Leonardo Del Vecchio, founder of the Luxottica eyewear empire, dies at 87

ROME – Leonardo Del Vecchio, who founded the Luxottica eyewear empire in a caravan and transformed an everyday object into a global fashion item, becoming one of Italy’s richest men, died on Monday, announced the eyewear company. He was 87 years old.

Leonardo da Vecchio

“EssilorLuxottica announces with deep sadness the passing of Chairman Leonardo Del Vecchio,” a statement from the company reads, its name reflecting an agreement struck several years ago between Luxottica and French lens maker Essilor.

The statement said EssilorLuxottica’s board of directors will meet to “determine next steps.”

Luca Zaia, the governor of Veneto, the northeast region where Del Vecchio started his business in 1961 in a town in the Alpine valley, hailed Del Vecchio as one of “the most successful entrepreneurs in the world”.

Italian media said Del Vecchio died in a hospital in Milan, where he was admitted several weeks ago. No cause of death was cited.

From a start in a Milan orphanage, Del Vecchio became one of Italy’s wealthiest industrialists. Globalizing fashion eyewear, Luxottica now manufactures frames for dozens of big names in fashion, including Armani, Burberry and Chanel.

On the Forbes list of the richest people, Del Vecchio and his family were ranked 60th last year, with assets of $24.5 billion.

Del Vecchio’s father sold vegetables on the streets of Milan but died before he was born. The youngest of four children, when he was in his twenties, he worked as an apprentice making parts for eyeglass frames, then went into business for himself. He moved from Milan to the village of Agordo in the Dolomites in 1961, taking advantage of an offer of free land to create jobs and discourage young people from flocking to cities for work.

What started as a company housed in a trailer gradually grew into a sprawling complex, a 90-minute drive from Venice, employing thousands of people and producing tens of thousands of frames every day.

Del Vecchio struck gold turning life’s rather mundane necessity into “designer frames” for eyeglasses and sunglasses. Luxottica’s corporate website lists 33 major brands, including Valentino, Prada, Michael Kors, Coach and Brooks Brothers.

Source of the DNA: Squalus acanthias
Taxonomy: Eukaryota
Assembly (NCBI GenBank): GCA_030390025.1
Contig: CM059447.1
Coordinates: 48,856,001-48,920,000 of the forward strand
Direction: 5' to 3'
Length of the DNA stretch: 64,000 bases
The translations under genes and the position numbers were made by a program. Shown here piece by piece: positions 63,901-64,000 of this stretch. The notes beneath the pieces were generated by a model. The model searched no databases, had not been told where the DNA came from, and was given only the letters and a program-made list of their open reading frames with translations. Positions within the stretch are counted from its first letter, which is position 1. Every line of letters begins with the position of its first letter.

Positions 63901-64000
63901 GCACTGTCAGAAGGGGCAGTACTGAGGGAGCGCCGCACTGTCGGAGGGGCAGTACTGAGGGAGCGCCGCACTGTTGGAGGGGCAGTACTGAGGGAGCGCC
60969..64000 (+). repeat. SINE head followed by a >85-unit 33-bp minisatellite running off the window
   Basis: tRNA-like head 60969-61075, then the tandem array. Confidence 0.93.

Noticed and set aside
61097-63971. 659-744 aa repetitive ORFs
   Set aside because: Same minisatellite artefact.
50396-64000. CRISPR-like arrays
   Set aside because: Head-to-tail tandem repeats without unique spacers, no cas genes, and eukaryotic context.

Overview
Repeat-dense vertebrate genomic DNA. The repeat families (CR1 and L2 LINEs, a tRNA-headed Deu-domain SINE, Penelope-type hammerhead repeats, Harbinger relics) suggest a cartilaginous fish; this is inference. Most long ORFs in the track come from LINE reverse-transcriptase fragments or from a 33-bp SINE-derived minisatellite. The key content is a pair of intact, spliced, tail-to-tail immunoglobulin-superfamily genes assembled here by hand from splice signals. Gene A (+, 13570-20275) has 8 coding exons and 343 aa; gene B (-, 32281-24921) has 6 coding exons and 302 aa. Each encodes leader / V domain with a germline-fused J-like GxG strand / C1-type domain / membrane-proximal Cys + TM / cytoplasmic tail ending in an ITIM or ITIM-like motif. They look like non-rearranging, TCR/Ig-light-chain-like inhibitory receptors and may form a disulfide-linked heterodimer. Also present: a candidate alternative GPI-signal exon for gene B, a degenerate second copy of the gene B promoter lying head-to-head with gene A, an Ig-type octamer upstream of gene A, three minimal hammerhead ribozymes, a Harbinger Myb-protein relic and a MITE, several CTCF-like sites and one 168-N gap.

Two moves as he grew his business were widely seen as pivotal. One strategy led him to invest in the retail sector, opening Luxottica stores. The other strategy led him to acquisitions, in particular that of the American company Ray-Ban, in 1999, a brand which, under the company’s marketing approach, gained in cachet.

Del Vecchio’s empire has expanded with a deal, announced in 2018, with French firm Essilor. This agreement created a massive entity with more than 140,000 employees in 150 countries.

But Del Vecchio took care to keep his family financial vehicle, the Delfin holding company. In its last configuration, Del Vecchio held 25% of its capital. Under the Delfin umbrella are also considerable holdings in banks and insurance companies.

Unlike some of Italy’s brightest industrialists, like TV mogul Silvio Berlusconi and Fiat’s Gianni Agnelli, Del Vecchio kept a low profile, so much so that the Italian media dubbed him “Mr. Nobody.”

The daily Corriere della Sera quoted him as saying of his early mentors in the trade: “They left me several important lessons – discipline, method and skill.”

Del Vecchio preached simplicity. “For years, my lunch was boiled cabbage. Its smell reminds me of the great effort, the dream I had of doing something that belonged to me, even small, but where I could put my ideas and my abilities to good use,” he told the Milanese daily.

He remained untouched by the corruption scandals that rocked the spheres of Italian business and political power in the early 1990s.

“I don’t like paying taxes, but I like sleeping at night,” Del Vecchio told The Associated Press in a 1995 interview at company headquarters.

Prime Minister Mario Draghi, an economist who had headed the European Central Bank, paid tribute from Germany, where he was attending the G-7 summit.

“For more than 60 years, a protagonist of Italian entrepreneurship, Del Vecchio has created one of the greatest companies in the country, starting from humble beginnings,” Draghi said in a written statement. The industrial “has brought the community of Agordo and the whole country to the center of the world of innovation”, declared the Italian Prime Minister.

Del Vecchio was married three times, including twice to his second wife, Nicoletta Zampillo. He had six children: his son Claudio and two daughters from his first marriage to Luciana Nervo; a son, Leonardo Maria from his marriage to Zampillo; and two sons, Luca and Clemente, with former investor Sabina Grossi, La Repubblica newspaper reported.


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